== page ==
The Arrangement by Sarah Dunn (Book Review #289)

The Arrangement is a contemporary fictional story about Lucy and Owen. A dinner invitation to a friend’s house, who happens to have an open marriage, instigates a thought in the couple’s mind. What if they too relinquish all commitments to each other and trial it out.

The arrangement becomes a set of rules where they aren’t supposed to talk to each other about the affair and that they aren’t to fall in love with the person. Owen jumps to the gun the moment they agree to this where with Lucy, it takes a while for her to find someone. Owen’s new partner is a crazy woman where Lucy finds a real charmer.

What then transpires between them and the four-way relationship sums up the story. The couple also share an autistic child, and they have many mutual friends that act as a filler in the whole plot of the game.

The first thing I thought when I picked this book up was to have a clear mind and not to judge it based on my own personal view on marriage. This was hard for me but I somehow, through all the ups and downs of the story, managed to look at the novel in the perspective of the characters. The concept of having the ability to have an affair with multiple people was not far out of reach when the lead characters only picked one person to go with on a continuous basis. That did not make sense to me.

The literature and style of writing were incredibly new for me. In my opinion, it appeared that all rules had gone out of the window and the author had begun her own set of sentence structures and guidelines in any grammatical way. I found so many incomplete sentences and issues with the content that it kept disrupting the flow of the reading.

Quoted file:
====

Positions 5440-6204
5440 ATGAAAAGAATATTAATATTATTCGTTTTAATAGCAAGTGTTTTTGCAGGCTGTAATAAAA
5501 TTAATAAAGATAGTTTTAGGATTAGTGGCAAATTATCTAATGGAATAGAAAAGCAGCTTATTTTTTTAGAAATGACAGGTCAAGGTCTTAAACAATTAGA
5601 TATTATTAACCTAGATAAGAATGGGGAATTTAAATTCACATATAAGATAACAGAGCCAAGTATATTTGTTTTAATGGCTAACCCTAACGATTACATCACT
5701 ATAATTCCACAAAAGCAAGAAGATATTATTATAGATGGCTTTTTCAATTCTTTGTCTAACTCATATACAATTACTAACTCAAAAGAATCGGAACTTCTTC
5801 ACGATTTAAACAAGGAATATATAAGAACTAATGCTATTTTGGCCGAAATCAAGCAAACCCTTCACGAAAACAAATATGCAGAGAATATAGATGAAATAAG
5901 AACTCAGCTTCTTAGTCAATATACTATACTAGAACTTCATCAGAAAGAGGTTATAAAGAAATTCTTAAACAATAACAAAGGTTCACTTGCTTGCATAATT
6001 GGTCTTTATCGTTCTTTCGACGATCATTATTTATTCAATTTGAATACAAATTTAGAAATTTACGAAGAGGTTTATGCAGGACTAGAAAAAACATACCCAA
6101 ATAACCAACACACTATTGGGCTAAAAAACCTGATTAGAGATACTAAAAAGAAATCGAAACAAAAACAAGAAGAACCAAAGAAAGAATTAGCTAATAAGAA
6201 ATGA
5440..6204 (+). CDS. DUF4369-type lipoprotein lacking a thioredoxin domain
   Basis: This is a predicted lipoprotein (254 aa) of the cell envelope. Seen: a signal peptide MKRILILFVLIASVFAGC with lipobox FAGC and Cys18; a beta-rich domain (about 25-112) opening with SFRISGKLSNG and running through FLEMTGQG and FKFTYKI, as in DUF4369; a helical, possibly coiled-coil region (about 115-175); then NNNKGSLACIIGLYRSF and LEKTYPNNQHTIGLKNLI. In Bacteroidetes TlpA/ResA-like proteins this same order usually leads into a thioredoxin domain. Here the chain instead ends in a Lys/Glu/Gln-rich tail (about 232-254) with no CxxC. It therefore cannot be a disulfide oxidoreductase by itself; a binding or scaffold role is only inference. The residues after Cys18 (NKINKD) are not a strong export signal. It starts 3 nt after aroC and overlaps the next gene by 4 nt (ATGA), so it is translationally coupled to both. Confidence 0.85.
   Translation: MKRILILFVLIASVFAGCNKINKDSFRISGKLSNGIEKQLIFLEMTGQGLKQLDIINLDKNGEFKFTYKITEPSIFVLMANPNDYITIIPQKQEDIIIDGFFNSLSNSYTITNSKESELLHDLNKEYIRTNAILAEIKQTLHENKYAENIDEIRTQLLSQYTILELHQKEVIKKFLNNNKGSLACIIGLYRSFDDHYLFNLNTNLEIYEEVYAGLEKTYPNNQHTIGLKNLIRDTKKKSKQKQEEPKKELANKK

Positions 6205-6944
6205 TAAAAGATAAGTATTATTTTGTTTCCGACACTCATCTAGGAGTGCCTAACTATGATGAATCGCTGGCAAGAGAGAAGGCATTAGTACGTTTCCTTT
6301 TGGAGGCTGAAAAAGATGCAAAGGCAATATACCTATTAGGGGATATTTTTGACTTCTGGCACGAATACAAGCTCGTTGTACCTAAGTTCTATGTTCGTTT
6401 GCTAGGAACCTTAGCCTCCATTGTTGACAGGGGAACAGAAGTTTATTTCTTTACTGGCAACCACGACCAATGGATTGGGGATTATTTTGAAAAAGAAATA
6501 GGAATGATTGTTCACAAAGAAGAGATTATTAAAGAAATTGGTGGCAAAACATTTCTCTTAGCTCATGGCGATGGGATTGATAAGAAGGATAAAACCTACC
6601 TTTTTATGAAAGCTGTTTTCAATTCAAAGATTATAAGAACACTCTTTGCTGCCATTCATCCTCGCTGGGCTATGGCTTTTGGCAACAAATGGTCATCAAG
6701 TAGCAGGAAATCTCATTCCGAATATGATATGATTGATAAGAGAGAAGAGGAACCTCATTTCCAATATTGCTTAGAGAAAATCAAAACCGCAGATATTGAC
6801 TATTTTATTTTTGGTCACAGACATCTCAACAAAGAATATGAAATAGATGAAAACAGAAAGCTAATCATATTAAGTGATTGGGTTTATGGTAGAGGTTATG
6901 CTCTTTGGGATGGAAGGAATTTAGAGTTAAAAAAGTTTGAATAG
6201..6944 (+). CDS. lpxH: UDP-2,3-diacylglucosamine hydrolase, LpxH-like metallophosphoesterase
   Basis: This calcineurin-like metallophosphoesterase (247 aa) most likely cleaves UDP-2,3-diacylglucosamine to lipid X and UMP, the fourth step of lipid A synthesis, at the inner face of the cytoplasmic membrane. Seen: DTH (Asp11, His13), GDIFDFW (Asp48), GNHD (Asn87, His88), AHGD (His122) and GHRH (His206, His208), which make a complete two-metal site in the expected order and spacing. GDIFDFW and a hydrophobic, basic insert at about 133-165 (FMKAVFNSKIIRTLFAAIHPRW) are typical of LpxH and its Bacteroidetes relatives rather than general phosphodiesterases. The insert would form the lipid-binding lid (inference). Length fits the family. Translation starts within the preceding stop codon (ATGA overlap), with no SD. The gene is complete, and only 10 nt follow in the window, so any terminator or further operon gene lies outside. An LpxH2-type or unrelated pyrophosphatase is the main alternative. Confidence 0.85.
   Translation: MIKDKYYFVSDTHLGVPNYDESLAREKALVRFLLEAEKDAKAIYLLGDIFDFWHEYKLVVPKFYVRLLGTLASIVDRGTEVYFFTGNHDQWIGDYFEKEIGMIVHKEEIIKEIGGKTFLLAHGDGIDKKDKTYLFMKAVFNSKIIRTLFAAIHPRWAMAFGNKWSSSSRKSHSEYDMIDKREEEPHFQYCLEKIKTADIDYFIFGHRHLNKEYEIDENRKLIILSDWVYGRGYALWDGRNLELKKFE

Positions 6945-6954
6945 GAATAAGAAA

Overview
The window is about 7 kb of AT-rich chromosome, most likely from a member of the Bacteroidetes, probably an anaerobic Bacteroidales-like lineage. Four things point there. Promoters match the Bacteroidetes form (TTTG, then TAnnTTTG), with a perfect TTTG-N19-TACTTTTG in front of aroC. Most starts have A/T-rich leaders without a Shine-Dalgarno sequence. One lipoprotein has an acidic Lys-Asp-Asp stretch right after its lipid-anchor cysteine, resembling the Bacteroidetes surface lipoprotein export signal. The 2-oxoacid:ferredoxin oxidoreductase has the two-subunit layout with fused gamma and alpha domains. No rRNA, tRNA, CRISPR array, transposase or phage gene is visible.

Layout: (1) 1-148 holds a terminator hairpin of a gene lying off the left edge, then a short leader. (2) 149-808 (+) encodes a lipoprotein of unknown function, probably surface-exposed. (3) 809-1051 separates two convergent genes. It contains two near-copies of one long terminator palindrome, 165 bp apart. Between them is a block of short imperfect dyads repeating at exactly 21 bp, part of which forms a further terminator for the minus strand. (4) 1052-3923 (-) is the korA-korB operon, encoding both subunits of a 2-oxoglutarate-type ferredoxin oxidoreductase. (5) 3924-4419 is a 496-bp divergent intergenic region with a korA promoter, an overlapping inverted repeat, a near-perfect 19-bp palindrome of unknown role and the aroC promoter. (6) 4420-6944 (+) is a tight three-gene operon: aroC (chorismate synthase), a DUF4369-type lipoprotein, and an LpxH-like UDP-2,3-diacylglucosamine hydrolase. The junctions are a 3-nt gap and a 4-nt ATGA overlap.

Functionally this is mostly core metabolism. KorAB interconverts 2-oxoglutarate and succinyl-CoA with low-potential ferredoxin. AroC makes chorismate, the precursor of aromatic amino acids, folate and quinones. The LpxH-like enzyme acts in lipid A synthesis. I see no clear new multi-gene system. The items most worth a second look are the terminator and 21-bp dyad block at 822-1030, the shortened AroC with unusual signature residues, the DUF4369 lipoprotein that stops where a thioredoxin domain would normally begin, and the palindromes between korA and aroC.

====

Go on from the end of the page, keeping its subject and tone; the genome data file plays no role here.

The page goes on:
There were many sideline stories embedded with the lead characters that I found unnecessary. If the author had decided to conclude them in the ending, then that would have made sense but to just add sideline plots as fillers, and to add page numbers, was disappointing.

I enjoyed the subtle humor in the book. On occasions, the author would really describe events and occurrences in such a delightful way that you would feel as if you were watching it, instead of reading it. I thoroughly relished the autistic boy and how he challenged Lucy. As a mother, I thought that it made the story very relatable and made the reader bond with Lucy on a personal level.

The ending was not very clear and did leave questions behind. There was no secure closure or lesson to be learned. I believe anyone that is looking for a light reading with no particular purpose would enjoy this book.

Written by Jeyran Main

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